LIFO vs. FIFO in Stock Trading

Deciding which shares of stock to sell is often influenced by the sale's tax implications.

Deciding which shares of stock to sell is often influenced by the sale's tax implications.

LIFO and FIFO are terms used when selling stock. In a non-retirement account, the sale of investments may result in tax implications. If you bought stock in the same company over a period of time, price fluctuations will affect your profit or loss when you decide to sell. Using the terms LIFO and FIFO, you can instruct your stockbroker which shares you want to sell: the last stocks you purchased -- LIFO -- or the first stocks you purchased -- FIFO.

Making the Decision

The tax consequence of the sale of investments should be considered before the actual sale. For instance, the value of the investment might have increased significantly since you first bought it. While you would like to sell stock to have the cash, selling the first shares purchased -- FIFO -- could incur a large capital gain and the associated taxes. By selling the most recently purchased shares -- LIFO -- which have a cost basis closer the selling price, you are keeping your capital gains to a minimum.

Cost Basis

Cost basis is the price you pay for a company’s stock, plus dividends earned that were reinvested. Dividends that were not reinvested but instead taken in cash -- whether paid to you directly or moved into another form of savings -- are not considered when calculating the original stock's cost basis. When an investment is sold, the stock’s cost basis is used to determine if there is a taxable capital gain or a taxable capital loss.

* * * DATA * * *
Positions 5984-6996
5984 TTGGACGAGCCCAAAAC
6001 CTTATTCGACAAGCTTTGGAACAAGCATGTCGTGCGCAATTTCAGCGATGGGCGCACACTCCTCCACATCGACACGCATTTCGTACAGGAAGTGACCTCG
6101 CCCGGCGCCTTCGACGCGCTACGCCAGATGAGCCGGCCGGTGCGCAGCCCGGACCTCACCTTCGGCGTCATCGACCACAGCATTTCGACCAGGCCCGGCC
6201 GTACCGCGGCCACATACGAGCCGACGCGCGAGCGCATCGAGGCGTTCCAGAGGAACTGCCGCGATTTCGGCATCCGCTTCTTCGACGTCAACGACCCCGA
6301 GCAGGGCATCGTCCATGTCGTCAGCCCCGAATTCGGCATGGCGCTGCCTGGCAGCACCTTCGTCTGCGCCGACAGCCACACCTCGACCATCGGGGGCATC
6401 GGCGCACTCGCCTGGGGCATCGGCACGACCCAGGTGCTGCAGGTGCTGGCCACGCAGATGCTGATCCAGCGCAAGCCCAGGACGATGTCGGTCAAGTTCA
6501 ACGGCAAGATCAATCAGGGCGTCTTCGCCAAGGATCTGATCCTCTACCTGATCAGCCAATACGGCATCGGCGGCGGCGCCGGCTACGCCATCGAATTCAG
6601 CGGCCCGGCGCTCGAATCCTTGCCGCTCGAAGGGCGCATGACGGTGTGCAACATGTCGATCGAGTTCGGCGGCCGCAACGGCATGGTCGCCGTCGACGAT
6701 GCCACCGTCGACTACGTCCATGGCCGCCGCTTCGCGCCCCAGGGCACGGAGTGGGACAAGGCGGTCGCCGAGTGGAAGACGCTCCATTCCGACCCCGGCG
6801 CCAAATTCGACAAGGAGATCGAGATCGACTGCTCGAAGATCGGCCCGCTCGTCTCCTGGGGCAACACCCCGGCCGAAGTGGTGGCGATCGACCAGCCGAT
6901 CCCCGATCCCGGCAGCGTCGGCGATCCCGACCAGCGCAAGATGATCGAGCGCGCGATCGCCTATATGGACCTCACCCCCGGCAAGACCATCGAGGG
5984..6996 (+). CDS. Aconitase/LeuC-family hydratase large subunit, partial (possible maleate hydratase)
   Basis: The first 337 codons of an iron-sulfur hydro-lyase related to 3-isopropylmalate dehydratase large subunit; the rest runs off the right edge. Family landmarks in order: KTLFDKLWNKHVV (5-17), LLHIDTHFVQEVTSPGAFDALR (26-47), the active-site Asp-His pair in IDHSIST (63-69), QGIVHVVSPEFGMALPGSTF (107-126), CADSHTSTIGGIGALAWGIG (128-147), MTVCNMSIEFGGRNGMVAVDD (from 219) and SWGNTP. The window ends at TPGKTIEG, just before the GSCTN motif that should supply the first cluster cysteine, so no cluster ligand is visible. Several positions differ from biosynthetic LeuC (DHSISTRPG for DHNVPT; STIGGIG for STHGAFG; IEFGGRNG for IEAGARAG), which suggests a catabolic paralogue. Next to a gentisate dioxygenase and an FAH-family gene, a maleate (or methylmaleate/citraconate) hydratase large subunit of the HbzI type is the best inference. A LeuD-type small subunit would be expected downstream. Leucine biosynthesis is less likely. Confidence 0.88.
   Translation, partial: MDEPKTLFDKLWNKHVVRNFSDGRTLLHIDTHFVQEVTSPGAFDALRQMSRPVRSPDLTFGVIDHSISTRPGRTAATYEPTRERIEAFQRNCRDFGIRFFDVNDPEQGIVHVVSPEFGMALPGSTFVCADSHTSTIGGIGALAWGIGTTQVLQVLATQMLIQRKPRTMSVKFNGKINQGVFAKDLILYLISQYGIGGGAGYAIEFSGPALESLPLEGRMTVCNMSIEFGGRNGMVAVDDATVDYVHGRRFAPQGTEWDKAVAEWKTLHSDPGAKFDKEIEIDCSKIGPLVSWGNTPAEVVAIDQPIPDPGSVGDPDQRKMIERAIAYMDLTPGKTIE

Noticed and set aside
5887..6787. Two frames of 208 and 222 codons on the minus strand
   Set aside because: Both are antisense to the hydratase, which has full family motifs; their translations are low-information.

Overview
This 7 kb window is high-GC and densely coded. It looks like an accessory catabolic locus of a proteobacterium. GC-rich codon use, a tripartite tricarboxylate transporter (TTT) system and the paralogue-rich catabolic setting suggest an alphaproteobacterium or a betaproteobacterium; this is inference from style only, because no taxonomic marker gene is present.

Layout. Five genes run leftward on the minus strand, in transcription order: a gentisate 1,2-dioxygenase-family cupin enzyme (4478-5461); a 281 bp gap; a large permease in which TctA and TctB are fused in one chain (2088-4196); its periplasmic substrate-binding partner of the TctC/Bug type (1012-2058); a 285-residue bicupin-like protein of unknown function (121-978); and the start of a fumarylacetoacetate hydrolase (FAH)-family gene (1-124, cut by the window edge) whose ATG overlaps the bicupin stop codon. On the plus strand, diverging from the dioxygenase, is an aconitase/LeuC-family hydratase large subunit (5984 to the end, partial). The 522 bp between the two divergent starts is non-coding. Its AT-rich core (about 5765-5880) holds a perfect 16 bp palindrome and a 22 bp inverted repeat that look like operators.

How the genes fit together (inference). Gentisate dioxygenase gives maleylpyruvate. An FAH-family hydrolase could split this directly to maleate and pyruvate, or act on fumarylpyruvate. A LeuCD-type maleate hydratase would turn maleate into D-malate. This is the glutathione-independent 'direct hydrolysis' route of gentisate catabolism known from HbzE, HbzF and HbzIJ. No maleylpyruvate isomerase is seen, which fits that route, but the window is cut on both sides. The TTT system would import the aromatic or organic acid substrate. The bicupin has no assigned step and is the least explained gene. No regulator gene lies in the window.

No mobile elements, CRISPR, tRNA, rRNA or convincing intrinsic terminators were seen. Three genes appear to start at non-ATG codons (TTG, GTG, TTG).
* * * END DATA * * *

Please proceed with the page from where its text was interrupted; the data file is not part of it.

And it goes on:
LIFO stands for last-in, first-out. When stock is sold, the cost associated with the last shares purchased is considered the cost basis. This includes the cost of the shares plus any fees you may have incurred making the purchase. FIFO stands for first-in, first-out. When applied to investment sales, the expenses -- cost basis -- associated with the first stock purchased are used to determine tax liability. This expense includes the price of stock and any fees you may have incurred to make the purchase.

Importance of Specifying Method

The Internal Revenue Service automatically assumes stock is sold on a first-in, first out (FIFO) method. If this is the method you want to use, and it is the method normally used by your brokerage firm, you do not need to do anything other than give your broker instructions to sell. If you want to sell shares in an order other than FIFO, you must provide your broker with specific written instructions, detailing the actual shares you want sold by, for instance, listing the date of purchase. Additionally, you should request a written confirmation from your broker detailing the sale and that your instructions were followed. The brokerage firm will report the sale to the IRS and you will receive a 1099-B, detailing the proceeds from the sale and the cost basis used, for you to use in filing your tax return.


About the Author

Diane Stevens' professional experience started in 1970 with a computer programming position. Beginning in 1985, running her own business gave her extensive experience in personal and business finance. Her writing appears on Orbitz's Travel Blog and other websites. Stevens holds a Bachelor of Science in physics from the State University of New York at Albany.

Photo Credits

  • Comstock/Comstock/Getty Images